STIM1 is required for remodeling of the endoplasmic reticulum and microtubule cytoskeleton in steering growth cones
Pavez, M and Thompson, AC and Arnott, HJ and Mitchell, CB and D'Atri, I and Don, EK and Chilton, EK and Scott, EK and Lin, JY and Young, KM and Gasperini, RJ and Foa, L, STIM1 is required for remodeling of the endoplasmic reticulum and microtubule cytoskeleton in steering growth cones, Journal of Neuroscience, 39, (26) pp. 5095-5114. ISSN 0270-6474 (2019) [Refereed Article]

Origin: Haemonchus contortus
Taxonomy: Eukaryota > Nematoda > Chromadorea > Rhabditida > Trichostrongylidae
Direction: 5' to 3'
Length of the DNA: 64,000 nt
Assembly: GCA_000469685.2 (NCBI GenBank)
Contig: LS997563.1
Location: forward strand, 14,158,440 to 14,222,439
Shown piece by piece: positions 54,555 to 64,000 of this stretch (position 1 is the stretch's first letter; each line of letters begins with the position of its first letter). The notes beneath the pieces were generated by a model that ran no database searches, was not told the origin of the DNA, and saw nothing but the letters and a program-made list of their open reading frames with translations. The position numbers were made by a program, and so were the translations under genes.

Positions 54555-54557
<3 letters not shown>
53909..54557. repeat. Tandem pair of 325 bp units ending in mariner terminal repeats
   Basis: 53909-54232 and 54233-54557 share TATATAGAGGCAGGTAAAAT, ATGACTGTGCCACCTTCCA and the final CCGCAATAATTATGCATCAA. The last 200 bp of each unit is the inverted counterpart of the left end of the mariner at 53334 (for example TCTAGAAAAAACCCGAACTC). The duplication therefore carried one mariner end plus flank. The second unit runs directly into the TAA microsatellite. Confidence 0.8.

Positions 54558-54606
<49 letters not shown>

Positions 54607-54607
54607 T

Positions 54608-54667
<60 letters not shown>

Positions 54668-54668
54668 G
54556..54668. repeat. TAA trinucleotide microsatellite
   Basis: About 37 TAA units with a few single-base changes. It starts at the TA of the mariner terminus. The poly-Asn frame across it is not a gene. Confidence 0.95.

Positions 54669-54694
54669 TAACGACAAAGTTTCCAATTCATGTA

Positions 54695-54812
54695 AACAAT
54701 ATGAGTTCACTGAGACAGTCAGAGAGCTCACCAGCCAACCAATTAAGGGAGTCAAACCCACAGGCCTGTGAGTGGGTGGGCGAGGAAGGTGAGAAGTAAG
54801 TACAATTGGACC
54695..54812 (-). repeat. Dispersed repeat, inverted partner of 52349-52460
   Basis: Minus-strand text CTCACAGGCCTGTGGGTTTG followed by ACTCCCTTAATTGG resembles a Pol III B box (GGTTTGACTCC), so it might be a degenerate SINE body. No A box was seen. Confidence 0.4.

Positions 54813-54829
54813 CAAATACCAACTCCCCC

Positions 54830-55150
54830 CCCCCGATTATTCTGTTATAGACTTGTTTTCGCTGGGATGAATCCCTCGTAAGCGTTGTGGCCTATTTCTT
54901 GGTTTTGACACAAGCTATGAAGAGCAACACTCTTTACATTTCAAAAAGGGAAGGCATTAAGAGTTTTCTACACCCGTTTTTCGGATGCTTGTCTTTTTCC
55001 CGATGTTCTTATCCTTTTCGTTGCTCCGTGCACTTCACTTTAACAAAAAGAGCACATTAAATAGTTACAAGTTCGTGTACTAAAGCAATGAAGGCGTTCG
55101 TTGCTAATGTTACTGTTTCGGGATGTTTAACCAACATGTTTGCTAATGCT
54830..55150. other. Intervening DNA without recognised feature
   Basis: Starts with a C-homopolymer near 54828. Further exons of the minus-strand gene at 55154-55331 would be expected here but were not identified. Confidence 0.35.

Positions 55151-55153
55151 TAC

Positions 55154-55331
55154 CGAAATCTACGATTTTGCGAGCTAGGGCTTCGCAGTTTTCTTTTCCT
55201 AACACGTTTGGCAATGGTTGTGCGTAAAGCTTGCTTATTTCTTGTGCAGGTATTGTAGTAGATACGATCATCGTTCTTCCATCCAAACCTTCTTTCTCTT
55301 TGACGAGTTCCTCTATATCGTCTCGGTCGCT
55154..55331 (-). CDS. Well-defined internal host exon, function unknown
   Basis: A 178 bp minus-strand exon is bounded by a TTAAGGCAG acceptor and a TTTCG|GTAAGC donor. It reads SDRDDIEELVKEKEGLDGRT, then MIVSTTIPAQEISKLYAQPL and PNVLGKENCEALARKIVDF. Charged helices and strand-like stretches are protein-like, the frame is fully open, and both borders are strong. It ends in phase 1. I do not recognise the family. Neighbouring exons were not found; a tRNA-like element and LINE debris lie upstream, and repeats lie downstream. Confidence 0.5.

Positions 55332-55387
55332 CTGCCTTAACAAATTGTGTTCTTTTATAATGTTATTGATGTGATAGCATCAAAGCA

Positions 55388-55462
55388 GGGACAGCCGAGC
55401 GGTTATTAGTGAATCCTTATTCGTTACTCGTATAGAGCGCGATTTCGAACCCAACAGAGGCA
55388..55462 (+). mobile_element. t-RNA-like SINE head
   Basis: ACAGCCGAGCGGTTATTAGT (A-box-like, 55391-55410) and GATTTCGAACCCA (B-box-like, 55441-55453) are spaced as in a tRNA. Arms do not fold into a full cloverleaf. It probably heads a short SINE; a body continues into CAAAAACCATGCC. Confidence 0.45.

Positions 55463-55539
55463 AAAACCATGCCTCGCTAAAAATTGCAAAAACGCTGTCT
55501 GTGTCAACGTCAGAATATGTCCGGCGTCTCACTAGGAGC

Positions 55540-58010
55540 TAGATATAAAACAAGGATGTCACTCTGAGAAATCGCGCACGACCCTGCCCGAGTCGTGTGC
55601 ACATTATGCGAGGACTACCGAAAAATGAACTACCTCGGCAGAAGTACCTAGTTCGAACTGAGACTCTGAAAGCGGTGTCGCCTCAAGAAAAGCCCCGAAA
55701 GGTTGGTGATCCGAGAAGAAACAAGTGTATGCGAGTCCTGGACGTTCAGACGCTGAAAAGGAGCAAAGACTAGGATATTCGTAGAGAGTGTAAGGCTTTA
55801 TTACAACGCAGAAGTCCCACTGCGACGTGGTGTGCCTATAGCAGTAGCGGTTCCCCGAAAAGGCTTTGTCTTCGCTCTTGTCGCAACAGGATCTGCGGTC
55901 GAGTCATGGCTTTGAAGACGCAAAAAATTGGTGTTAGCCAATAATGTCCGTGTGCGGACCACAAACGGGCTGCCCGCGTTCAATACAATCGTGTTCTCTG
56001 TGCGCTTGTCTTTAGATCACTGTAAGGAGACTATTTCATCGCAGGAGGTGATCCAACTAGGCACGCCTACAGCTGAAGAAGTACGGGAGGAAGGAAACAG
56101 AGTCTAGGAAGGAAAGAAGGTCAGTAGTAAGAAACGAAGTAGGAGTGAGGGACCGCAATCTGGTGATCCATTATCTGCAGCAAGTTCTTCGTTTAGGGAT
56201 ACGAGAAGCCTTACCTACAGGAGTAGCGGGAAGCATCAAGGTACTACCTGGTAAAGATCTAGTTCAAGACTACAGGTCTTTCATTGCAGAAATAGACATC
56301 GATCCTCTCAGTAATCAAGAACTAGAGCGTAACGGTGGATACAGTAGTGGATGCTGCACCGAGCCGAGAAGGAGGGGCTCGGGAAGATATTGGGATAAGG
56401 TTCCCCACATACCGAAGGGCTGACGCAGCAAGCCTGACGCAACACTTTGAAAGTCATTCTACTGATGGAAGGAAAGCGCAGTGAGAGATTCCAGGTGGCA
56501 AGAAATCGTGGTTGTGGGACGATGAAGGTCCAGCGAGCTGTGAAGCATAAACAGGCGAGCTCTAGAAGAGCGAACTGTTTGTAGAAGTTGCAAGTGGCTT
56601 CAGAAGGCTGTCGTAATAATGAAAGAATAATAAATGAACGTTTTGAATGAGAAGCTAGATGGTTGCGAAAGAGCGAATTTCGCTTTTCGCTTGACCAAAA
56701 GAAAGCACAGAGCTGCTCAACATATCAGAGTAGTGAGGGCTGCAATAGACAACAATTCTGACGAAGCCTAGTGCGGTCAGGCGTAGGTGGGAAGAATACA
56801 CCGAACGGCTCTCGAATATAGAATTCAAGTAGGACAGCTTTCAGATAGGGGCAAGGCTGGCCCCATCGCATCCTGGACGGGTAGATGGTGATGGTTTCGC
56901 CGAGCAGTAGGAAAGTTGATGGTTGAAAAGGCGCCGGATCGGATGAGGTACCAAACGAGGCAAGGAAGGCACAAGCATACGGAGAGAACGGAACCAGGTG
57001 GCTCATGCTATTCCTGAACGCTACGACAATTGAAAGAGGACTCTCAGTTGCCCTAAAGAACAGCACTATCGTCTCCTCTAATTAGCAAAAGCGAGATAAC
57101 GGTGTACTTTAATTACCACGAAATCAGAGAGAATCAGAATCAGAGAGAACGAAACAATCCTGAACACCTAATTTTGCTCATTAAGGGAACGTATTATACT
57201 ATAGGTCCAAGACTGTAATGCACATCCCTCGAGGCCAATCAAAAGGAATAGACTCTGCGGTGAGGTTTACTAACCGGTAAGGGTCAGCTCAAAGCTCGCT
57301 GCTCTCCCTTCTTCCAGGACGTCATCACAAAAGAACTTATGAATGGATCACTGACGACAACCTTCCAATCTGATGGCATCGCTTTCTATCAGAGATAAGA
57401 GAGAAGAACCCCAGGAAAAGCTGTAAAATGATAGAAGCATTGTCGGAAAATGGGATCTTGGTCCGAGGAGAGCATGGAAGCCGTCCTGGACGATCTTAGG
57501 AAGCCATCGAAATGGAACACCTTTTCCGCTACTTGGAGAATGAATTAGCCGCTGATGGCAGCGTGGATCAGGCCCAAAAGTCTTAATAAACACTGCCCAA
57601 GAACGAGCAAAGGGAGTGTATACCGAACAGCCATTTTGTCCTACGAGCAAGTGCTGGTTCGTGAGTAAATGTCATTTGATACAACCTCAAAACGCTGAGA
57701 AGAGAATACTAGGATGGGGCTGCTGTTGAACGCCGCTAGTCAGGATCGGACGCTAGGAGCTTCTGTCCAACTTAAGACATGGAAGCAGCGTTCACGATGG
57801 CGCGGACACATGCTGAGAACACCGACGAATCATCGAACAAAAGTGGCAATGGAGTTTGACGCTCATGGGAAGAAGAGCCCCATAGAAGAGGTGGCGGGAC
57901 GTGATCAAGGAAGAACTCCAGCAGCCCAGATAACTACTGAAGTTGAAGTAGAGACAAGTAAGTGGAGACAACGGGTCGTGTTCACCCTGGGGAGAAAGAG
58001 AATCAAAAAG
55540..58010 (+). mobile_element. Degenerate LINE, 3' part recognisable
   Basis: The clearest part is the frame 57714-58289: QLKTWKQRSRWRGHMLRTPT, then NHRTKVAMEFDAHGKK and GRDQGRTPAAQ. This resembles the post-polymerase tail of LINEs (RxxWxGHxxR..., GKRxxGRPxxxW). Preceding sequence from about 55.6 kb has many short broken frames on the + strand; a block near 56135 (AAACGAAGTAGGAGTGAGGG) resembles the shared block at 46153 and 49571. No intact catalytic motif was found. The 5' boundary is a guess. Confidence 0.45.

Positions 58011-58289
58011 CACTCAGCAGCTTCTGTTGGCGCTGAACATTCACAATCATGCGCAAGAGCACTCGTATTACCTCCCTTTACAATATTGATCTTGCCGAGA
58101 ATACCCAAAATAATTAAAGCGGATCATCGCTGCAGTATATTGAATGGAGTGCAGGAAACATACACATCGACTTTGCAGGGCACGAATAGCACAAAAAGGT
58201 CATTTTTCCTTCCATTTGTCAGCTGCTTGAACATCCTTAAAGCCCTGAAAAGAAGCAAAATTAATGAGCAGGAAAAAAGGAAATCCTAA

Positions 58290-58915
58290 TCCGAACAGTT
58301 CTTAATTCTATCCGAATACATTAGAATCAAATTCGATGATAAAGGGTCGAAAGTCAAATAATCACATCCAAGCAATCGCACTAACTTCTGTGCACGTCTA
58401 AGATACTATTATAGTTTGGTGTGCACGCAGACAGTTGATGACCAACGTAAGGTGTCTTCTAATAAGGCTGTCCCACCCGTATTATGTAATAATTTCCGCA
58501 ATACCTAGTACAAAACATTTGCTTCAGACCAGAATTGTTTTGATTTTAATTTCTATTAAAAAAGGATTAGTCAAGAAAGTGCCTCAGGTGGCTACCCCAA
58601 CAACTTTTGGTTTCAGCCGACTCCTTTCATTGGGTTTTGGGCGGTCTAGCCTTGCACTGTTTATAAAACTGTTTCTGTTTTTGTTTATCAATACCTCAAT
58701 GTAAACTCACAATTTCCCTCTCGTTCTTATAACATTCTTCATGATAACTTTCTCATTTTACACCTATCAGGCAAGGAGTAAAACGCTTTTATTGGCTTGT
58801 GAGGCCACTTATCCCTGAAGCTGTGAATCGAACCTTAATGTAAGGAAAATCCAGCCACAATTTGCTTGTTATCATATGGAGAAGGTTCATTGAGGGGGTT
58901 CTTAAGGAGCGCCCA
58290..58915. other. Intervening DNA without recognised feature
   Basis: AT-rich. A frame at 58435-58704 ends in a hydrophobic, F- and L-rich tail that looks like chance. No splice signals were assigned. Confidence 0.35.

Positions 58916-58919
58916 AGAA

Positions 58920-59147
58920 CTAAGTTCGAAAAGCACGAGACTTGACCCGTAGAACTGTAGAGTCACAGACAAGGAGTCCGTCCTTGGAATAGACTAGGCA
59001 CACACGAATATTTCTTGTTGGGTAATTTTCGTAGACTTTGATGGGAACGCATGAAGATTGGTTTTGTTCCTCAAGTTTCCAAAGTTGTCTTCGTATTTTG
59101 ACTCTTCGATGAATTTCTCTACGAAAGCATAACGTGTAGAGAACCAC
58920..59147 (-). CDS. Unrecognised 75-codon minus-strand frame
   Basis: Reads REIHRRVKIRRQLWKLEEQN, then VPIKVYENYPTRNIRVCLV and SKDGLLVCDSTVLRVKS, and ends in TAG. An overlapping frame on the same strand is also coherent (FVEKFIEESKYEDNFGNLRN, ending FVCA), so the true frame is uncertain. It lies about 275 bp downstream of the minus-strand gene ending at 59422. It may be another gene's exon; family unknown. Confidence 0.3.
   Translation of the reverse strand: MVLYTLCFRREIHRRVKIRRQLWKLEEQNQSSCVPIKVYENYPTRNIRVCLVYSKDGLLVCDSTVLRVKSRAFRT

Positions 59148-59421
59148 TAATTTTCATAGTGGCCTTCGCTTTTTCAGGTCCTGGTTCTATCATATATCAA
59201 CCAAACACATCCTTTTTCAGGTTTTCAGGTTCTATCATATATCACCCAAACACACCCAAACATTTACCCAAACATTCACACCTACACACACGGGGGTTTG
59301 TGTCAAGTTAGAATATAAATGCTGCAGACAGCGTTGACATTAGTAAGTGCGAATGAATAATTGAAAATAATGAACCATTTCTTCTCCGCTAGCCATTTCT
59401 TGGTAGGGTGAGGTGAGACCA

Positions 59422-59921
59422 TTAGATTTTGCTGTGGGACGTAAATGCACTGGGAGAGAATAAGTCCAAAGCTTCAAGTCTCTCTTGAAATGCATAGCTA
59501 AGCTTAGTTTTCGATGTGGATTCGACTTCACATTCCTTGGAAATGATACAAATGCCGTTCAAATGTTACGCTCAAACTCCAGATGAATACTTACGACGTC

The spatial and temporal regulation of calcium signaling in neuronal growth cones is essential for axon guidance. In growth cones, the endoplasmic reticulum (ER) is a significant source of calcium signals. However, it is not clear whether the ER is remodeled during motile events to localize calcium signals in steering growth cones. The expression of the ER-calcium sensor, stromal interacting molecule 1 (STIM1) is necessary for growth cone steering toward the calcium-dependent guidance cue BDNF, with STIM1 functioning to sustain calcium signals through store-operated calcium entry. However, STIM1 is also required for growth cone steering away from semaphorin-3a, a guidance cue that does not activate ER-calcium release, suggesting multiple functions of STIM1 within growth cones (Mitchell et al., 2012). STIM1 also interacts with microtubule plus-end binding proteins EB1/EB3 (Grigoriev et al., 2008). Here, we show that STIM1 associates with EB1/EB3 in growth cones and that STIM1 expression is critical for microtubule recruitment and subsequent ER remodeling to the motile side of steering growth cones. Furthermore, we extend our data in vivo, demonstrating that zSTIM1 is required for axon guidance in actively navigating zebrafish motor neurons, regulating calcium signaling and filopodial formation. These data demonstrate that, in response to multiple guidance cues, STIM1 couples microtubule organization and ER-derived calcium signals, thereby providing a mechanism where STIM1-mediated ER remodeling, particularly in filopodia, regulates spatiotemporal calcium signals during axon guidance.